The level of understanding of the economy in the general media sometimes leaves me astounded. Coverage of the Gross Domestic Product (GDP) data in the The Times is a case in point.
Look, the economic situation is not great but let’s just make one thing clear: yesterday’s GDP data does not show that South Africa is in a recession. It shows that South Africa was in a recession in the final quarter of 2008 and the first quarter of 2009, that is, from about October to about the end of March. The economy may still be contracting, but the data does not show that. We’ll only know for sure in three months’ time whether we’re still in recession now.
Yet the headline in The Times trumpets: “South Africa is now in recession”. The sub-head is even more inaccurate: “6.4% drop in GDP stuns cabinet and signals deep recession”. The data may have stunned Cabinet (though why it should, I don’t know; the writing has been on the wall from some time). But signalling something means warning that it is about to happen. This drop in GDP happened months ago. It is history; it doesn’t signal anything.
What’s more, the 6.4 percent decline in GDP is a quarterly figure, and it is quite possible that the economy will record positive growth on average over the whole year. Even the worst doomsayers are predicting a contraction of between1 and 2 percent for 2009. Deep recession? I think not, and The Times should be more careful about what it advises its readers to do. It is too late to “cut up your credit card” now, as The Times suggests, and if all South Africans followed the newspaper’s advice, we’ll dig ourselves into a much deeper hole, because consumer spending remains the driver of the economy. The last thing we need right now is for everyone to stop spending. It is true that people should try to avoid unnecessary debt. But they should always do that, and Times readers who did during the good years – and remember, we had many; 17, to be exact – won’t have to worry about a recession now. Those who didn’t – well, if they survived the past two years of high interest rates, there is no reason why the coming months will be any more difficult. Lower interest rates will, in fact, give them some breathing space.
Yes, we have had job losses, and there will probably be more. But any business which, as a result of these figures, decides to “go into survival mode and try to cut costs through retrenchments” will be making a big mistake. Businesses should react to the current economic situation and the economic outlook, not the past. And the reaction of the stock market to yesterday’s data tells us that businesses see things differently. The JSE’s All-Share Index rose (and continues to rise today), in spite of a big drop in the share price of one of its biggest constituents, MTN, due to misgivings about that company’s planned merger with an Indian rival. The rand, too, has held up, and bond yields hardly moved. Investors are telling us they think the worst is over, not, as The Times imagines, just beginning.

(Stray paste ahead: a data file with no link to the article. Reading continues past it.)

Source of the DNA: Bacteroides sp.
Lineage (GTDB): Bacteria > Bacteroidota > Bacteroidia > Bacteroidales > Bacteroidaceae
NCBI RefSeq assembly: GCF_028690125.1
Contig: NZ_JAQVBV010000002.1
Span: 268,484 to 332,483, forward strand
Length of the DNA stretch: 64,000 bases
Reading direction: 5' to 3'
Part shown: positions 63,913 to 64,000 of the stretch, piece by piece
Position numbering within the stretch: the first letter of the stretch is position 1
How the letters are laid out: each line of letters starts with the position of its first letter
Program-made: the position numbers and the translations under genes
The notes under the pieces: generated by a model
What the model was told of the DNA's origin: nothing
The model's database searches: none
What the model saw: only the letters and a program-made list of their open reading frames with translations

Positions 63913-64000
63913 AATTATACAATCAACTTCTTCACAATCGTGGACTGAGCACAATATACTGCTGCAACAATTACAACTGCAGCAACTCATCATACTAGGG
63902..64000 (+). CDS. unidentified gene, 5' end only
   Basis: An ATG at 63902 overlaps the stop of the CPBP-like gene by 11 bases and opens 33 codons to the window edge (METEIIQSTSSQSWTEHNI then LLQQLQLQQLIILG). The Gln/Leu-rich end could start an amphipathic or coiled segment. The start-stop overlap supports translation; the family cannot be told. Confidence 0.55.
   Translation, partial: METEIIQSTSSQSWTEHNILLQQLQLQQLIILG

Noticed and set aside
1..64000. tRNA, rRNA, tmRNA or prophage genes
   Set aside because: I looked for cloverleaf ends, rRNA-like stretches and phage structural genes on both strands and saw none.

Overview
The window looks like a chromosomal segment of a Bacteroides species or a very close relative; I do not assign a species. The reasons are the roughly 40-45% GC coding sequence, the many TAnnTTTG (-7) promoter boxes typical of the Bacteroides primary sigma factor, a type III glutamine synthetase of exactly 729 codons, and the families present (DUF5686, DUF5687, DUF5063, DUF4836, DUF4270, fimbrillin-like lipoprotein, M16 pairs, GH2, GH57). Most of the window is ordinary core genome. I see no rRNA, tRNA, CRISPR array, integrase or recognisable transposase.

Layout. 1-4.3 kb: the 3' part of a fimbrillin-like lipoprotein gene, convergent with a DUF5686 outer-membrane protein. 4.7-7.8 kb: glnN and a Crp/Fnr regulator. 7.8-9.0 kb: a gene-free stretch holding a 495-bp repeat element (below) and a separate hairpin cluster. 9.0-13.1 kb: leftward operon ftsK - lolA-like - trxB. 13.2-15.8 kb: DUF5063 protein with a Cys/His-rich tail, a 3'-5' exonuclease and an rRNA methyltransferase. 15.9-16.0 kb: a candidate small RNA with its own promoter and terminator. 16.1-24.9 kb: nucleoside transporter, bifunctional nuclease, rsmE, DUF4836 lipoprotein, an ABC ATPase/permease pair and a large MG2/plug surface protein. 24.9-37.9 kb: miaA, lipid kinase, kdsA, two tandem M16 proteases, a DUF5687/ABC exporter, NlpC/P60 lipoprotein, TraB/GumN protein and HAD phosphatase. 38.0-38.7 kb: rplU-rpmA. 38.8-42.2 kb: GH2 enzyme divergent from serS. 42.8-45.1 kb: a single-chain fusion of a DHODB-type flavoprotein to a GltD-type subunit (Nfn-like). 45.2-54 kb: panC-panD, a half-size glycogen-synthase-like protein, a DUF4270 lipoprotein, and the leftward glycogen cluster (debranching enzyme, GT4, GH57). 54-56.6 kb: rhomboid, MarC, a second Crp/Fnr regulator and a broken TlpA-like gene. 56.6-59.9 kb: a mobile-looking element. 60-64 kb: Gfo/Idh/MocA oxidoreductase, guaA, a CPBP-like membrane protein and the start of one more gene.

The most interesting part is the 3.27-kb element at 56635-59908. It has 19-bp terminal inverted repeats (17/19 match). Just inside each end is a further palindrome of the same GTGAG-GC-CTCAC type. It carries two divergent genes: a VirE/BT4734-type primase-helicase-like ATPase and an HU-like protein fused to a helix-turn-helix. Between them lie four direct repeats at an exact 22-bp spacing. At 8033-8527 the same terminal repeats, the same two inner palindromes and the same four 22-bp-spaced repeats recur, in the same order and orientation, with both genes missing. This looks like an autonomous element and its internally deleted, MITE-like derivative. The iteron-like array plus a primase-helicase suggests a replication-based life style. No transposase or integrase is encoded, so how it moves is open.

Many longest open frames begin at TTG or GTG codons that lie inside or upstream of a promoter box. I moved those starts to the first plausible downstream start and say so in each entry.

And what about this bit of economic illiteracy: “This is the worst figure since the third quarter of 1984 when GDP was at -6.5 percent”. GDP is the amount, in money terms, produced by the economy. It can grow or contract by 6.5 percent, but it cannot be “at -6.5 percent”. Here’s another: “Yesterday, Statistics South Africa said gross domestic product growth slowed by a shocking 6.4 percent in the first quarter.” Statistics South Africa said nothing of the sort. It said GDP contracted by 6.4 percent, after taking into account inflation. It didn’t grow at all.
Coverage by the specialist news media such as Business Day and Fin24.com has been competent. But most ordinary people don’t learn about the economy from those niche media. They get their news from general media such as The Times, and when it comes to the economy, they are badly served.